At first, Sam projects his disappointment on her and tells her to not go for the job, which is several states away. But after overcoming his own obstacle, the pair of them return to Olive Garden, the site of a few of their worst moments (Sam telling Paige he doesn't love her in front of her family; Sam ditching an important date to register for classes). This time, however, they get through the entire meal, giving the episode its name: "Dessert at Olive Garden." Sam urges Paige to go for the job, and shows an uncharacteristic display of emotion when they decide to break up while they're both gone.

While this season pays little attention to their relationship, it's been a key part of the series for the past three seasons, so this scene brings closure to the overall "Atypical" story. Showrunner Robia Rashid told TVLine, "[Sam] just never thought that he'd find love, and now he's in this place where he so believes that he can find love, he's willing to let it go because it feels like the right thing. That is so badass and powerful, and so amazing."

Casey's story is left open ended, but full of hope

All season, Casey's story has dealt with anxiety and the process of self-discovery. She feels crushed under the weight of people's expectations as she's meant to perform well both academically and on the track for the UCLA recruiters. At the same time, she experiences friction with her girlfriend, Izzie, over their different upbringings and support structures.

In the episodes leading up to the finale, Casey ditches her private school, Clayton Prep, and returns to the lower-pressure track team at her old school. The episode begins with Casey taking charge of her own life by getting back together with Izzie, who's been her safe harbor all season. It's a sweet conclusion for the pair of them, though the finale doesn't resolve either of Izzie's plotlines: Her ongoing quest to dismantle Clayton's rigid gendered dress code or her expulsion from her mother's house.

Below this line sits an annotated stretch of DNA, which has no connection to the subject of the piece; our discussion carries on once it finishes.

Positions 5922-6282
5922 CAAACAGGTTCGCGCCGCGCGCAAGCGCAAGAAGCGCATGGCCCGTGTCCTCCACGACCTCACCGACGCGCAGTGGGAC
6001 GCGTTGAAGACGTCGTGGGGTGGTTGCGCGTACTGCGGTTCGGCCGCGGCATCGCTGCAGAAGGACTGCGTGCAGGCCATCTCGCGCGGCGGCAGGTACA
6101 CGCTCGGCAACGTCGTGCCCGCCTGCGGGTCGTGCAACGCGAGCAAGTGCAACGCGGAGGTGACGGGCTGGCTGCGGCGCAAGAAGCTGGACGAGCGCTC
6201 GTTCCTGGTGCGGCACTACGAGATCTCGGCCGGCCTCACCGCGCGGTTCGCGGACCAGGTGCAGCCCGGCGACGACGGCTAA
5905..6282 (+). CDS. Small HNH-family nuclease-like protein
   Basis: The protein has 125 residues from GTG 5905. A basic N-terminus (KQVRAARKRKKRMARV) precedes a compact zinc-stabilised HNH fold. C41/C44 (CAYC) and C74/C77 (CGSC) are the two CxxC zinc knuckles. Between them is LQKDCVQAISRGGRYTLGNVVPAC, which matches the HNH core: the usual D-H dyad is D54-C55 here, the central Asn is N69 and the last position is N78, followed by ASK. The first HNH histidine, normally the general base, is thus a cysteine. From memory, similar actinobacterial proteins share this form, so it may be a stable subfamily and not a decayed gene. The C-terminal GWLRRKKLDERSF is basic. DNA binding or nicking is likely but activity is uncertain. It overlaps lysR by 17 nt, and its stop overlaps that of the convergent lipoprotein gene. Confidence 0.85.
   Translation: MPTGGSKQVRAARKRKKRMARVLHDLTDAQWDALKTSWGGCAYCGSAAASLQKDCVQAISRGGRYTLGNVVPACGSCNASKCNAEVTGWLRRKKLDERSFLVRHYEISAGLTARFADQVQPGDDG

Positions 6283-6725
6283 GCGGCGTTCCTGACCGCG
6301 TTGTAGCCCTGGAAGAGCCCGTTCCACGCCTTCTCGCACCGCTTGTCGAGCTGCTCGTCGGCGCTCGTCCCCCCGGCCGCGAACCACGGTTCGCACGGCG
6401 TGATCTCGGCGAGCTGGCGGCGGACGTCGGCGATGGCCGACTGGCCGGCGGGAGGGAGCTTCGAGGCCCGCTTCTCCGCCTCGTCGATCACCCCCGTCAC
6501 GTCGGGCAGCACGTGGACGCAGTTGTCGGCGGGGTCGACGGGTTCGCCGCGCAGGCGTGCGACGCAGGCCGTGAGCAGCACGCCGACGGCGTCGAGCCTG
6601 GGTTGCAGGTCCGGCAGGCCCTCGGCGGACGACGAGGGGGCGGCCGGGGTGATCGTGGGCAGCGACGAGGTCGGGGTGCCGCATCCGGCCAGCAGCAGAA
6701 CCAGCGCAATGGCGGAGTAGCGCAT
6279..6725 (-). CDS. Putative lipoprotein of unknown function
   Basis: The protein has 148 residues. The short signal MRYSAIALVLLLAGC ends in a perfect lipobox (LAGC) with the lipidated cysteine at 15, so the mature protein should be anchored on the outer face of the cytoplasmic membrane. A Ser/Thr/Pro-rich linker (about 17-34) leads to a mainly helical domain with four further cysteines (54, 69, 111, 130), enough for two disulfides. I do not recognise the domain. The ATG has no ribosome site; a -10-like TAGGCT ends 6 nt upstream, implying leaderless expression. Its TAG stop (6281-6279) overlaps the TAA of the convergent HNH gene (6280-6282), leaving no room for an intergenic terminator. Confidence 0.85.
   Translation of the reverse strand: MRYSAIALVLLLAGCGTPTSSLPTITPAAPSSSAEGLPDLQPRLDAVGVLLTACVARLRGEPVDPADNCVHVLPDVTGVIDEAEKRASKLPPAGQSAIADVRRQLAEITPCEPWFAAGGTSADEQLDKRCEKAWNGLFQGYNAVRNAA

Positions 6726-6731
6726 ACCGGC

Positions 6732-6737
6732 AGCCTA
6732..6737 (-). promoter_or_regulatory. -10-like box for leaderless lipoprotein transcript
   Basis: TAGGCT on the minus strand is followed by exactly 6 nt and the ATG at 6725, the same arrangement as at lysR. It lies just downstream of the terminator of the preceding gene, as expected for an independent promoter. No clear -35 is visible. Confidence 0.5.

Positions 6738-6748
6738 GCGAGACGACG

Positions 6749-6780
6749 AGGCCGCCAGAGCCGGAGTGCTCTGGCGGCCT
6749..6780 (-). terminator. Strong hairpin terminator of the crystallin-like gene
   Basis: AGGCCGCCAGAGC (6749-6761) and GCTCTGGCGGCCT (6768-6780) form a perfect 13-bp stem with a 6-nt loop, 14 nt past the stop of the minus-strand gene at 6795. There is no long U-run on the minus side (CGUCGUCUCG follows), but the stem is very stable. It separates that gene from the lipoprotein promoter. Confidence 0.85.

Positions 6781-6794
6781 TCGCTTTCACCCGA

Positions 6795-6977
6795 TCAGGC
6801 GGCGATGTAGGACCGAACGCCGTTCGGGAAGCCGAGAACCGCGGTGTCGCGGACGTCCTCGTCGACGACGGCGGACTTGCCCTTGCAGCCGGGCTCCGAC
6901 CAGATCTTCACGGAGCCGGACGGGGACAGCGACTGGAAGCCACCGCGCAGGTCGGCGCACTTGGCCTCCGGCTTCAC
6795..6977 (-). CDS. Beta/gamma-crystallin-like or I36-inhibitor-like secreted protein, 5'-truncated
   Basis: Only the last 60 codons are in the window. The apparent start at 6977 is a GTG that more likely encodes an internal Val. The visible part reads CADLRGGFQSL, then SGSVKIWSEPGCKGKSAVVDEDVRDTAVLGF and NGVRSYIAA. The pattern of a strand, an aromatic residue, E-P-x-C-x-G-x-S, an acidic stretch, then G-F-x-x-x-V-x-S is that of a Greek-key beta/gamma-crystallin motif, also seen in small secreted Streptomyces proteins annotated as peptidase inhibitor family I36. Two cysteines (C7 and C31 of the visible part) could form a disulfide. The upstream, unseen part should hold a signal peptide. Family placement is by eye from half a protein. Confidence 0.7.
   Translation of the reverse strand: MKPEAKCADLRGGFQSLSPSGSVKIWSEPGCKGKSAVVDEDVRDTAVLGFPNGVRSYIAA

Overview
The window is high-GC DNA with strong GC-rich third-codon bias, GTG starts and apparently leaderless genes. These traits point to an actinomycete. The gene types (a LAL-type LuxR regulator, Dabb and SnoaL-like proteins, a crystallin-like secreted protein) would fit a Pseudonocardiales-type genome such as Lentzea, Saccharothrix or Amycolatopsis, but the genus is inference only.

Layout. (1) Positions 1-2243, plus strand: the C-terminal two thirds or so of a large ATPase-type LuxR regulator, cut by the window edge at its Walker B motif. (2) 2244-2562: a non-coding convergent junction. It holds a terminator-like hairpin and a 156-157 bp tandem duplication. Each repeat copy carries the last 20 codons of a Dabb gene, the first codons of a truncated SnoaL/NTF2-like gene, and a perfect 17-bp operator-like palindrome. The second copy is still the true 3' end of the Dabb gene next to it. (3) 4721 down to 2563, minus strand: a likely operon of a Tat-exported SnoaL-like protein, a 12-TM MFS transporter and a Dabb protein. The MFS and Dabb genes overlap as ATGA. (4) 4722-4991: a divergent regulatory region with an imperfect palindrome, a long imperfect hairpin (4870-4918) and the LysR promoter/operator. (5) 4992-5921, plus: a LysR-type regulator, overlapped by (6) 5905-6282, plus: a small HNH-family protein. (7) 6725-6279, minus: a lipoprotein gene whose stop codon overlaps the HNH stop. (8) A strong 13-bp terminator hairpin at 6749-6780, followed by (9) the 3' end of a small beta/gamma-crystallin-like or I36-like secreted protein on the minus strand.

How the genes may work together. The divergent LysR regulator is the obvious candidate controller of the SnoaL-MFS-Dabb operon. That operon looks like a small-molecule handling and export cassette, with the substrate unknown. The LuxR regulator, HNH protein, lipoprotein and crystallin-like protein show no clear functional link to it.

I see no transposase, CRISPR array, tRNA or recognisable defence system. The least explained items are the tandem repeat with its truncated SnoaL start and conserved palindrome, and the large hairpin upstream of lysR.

Instead, it's Casey front and center. The last episode saw Casey begin to find belonging with the label "bisexual" and departure from Clayton, but she still has two things to resolve: Her college plans and her relationship with her dad. While she's always wanted to go to a college far away, her anxiety is now holding her back. When she says she wants to stay home, her mom pushes her to talk to a UCLA recruiter anyway, reminding Casey of her ambitions. Ultimately, it's left unclear where Casey goes to college, but it's obvious that she's not going to be running away from her family or settling out of anxiety wherever she chooses.

Casey's story is not about giving up on her dreams but rather about finding a healthier way to go after them that takes her mental health into account. She learns to accept herself for who she is and trust herself over other peoples' opinions of her life.

Zahid's ending was meant as a stab at toxic masculinity

While Sam and Casey (and even Paige, a little) deal with the costs and challenges of going after their dreams this season, Zahid's (Nik Dodani) storyline is rather unrelated. Partway through, he learns he has testicular cancer, returns to some destructive tendencies to cope, and then comes out on the other side with a new perspective on life. His illness forces him to reconcile with his idea of his own manhood.

In an interview with TVLine, showrunner Robia Rashid said Zahid's journey this season was meant to tackle toxic masculinity, as he goes from being someone who always objectifies women to someone who ... doesn't. This character growth in the finale is symbolized by a burgeoning relationship with his cool neighbor, Honey (Jessica Paré). In a departure from his previous exploits, they don't jump in bed together immediately, but instead, he finds commonality with her. It's a nice change for Zahid but it lands a little awkwardly.

Ultimately, "Atypical" finishes its run with a hopeful and rosy end for each of its characters. They all will continue to have challenges and flaws to overcome in their post-series lives but have proven their capability of handling them. "Atypical" took them all the way to Antarctica and didn't settle for Alaska.